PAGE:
Can the flashing serial signal LED be disabled?

I’m using the micro maestro’s ADC to read a freescale mpx4115 pressure sensor. I have noticed a spike in the data on one second intervals, which correlates with the flash of the status led. Can the led be disabled to improve the ADC accuracy? I had a look through the control centre and couldn’t see anything. If not, can it be removed without ill effect? I realise this little device isn’t really meant to be a precision ADC, but other than the spike the data are quite good, and it’s so easy to use!


Hello, johnm545.

There is no way to disable the status LED on the Maestro, but you should be able to remove it without any bad consequences other than the loss of the visual feedback. I am glad to hear that you are otherwise having a positive experience using the Maestro.

- Kevin

Hi Johnm545,
I am also using a couple of channels on a Maestro 12channel servo controller as ADCs which seem to be quite stable. I get a bit of jitter with the least significant bits of input but not unexpected. The only time I see any apparent bad readings are those moments when my servos are heavily loaded and the supply rail is dragged down a bit. This leads me to suggest maybe your supply rail to the Maestro board is near it’s current limit. Try using a Vin supply rather than USB to see if that inproves it.

Thanks for the input. I’ve now connected the sensor’s power to the Maestro’s 5v output rather than my main 5v bus, and it works much better. The 1hz spike is gone and the remaining noise is +/-2LSB with an approximately normal distribution. Perfect for oversampling, which leads me to another question…

I’m using a bluetooth to serial module to interface the Maestro with an Android phone, which limits the sample rate to about 90hz because the bluetooth doesn’t like handling lots of small packets. This gives about 3 meter resolution at 1hz, which is ok, but ideally i’d like higher speed. So I have been thinking about writing a script for the Maestro to sample the 10-bit analogue input as fast as possible, accumulate and decimate 64 samples, and store the 13-bit result on a spare channel (configured as output with nothing connected). Then I can use the get position command to retrieve the averaged value from the dummy output channel at a more leasurely pace. Or just buy the 12-channel version which can be programmed to output serial data instead of using the above hack. Either way, approximately how fast can the Maestro sample its ADC, and will a script running flat out interfere with normal 50hz servo operation?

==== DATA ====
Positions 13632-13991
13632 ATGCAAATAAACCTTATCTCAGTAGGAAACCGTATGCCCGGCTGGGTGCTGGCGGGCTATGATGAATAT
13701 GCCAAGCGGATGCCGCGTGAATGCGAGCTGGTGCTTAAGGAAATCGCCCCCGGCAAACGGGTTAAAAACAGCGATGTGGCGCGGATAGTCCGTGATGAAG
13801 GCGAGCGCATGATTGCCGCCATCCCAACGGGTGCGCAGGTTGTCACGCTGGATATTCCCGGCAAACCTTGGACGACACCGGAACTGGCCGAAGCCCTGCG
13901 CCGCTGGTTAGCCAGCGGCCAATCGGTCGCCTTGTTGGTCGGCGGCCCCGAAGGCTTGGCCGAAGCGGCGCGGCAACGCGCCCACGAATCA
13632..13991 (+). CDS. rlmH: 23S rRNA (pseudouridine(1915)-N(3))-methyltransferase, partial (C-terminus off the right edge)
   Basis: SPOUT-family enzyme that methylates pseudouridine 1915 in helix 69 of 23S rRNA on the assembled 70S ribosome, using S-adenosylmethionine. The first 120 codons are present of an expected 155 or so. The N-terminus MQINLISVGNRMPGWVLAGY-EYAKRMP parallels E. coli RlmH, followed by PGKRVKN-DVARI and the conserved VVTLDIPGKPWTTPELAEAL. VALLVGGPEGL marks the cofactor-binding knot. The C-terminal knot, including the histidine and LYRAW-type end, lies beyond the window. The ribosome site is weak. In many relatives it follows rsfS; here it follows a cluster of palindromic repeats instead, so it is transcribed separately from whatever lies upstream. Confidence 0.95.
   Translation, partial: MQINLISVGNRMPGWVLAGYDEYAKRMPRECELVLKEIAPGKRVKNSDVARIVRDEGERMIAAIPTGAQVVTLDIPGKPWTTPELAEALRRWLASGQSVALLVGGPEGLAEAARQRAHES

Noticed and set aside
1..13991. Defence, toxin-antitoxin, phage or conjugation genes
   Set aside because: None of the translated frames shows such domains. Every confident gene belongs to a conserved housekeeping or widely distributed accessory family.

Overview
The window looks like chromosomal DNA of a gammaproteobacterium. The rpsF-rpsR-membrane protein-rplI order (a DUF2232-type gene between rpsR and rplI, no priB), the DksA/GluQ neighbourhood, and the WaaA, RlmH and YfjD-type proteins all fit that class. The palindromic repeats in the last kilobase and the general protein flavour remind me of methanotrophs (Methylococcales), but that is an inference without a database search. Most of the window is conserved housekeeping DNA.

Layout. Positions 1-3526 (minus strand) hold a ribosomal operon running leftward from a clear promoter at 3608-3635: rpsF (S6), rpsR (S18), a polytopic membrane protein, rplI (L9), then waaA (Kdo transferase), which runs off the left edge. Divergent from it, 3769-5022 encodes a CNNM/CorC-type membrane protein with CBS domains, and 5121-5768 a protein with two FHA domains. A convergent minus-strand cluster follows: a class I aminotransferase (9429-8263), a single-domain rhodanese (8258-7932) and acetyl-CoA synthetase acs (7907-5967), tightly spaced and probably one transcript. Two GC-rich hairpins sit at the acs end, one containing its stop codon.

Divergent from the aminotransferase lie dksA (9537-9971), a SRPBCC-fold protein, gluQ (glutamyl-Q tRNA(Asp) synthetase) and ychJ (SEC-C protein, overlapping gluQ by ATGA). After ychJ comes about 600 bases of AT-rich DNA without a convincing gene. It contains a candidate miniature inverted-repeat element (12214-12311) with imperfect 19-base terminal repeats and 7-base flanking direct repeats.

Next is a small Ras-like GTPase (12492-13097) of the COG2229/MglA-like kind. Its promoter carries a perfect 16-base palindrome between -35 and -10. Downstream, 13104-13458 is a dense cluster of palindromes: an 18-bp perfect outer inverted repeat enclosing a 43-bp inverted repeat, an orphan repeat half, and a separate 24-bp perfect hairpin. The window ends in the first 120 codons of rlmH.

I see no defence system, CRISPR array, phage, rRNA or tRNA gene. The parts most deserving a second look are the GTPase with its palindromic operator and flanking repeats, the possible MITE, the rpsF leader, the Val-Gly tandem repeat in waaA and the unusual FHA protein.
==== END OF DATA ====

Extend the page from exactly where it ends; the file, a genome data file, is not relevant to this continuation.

I use LabView code via Virtual COM ports to control my Maestros (a 12 and a 24 channel) so I have no experience of the script language but I note that it does have a stack, so can’t you save that “13bit result” on the stack instead of in one of the channels?
I should imagine that the PIC controlling the maestro board uses a timed interrupt routine to ensure it always maintains the 50Hz outputs to the servos so I’m pretty sure a flat out script repeatedly sampling the ADC wouldn’t interfere with servo outputs but “The men from Pololu” would know for sure.

Hello, John.

If you just have one input channel enabled, the Maestro can sample it approximately every 100 us. Your script will not interfere with the operation of the servos.



You wrote that "If you just have one input channel enabled, the Maestro can sample it approximately every 100 us."
Would you please provide example script that samples the input every 100 us.

I am using a mini-Maestro and have one input channel enabled (channel 6) and 6 other channels (channels 0 - 5) are enabled as outputs. An external signal with 100 us pulses occurring every 50 ms is connected to the input channel. I need to count every 10 input pulses then change the levels of two outputs. However, this is not working reliably. If I increase the pulse width from 100 us to 800 us, then it works.

Can I overclock the maestro to speed up the sampling of the input or is there an interrupt that I could use instead of the input pin (pin 6)?

Thanks for your help


The Maestro will read your ADC input approximately every 100 us if you have just one enabled because that is approximately how long it takes to read an ADC input and the Maestro is constantly reading its inputs. If you actually want to program the Maestro to do something every 100 us with an ADC reading, that is a different issue. Sorry for the confusion my comment caused; I am sure I could have worded it better.

The Maestro scripting language is not suited for processing quickly changing signals, such as your 100 microsecond pulses. The execution speed of the script depends on too many factors for it to be easily predictable.

If you really want to measure 100us pulses then your best bet might be to write something like this:

6 get_position max
6 get_position max
6 get_position max
6 get_position max
6 get_position max
6 get_position max
6 get_position max
# check the value at the top of the stack

That way, you are spending more time checking the ADC value and less time doing comparisons. It’s something to try but I don’t expect it will work very well.

If you have the option of changing the signal, then I recommend making it toggle every 50 ms; the Maestro script should have no trouble counting the number of times that signal toggles.

There are no Maestro interrupts you can use and overclocking is not possible.



Thank you for the suggested code and for letting me know that overclocking and interrupts are not options. I was hoping to handle this with software but you have confirmed that is not possible. A pulse stretcher circuit (comparator with RC network) should stretch my 100 us pulses to 800 us or greater as you suggest.

Though not the answer I was hoping for, it helps me move forward. Thanks for providing good customer support!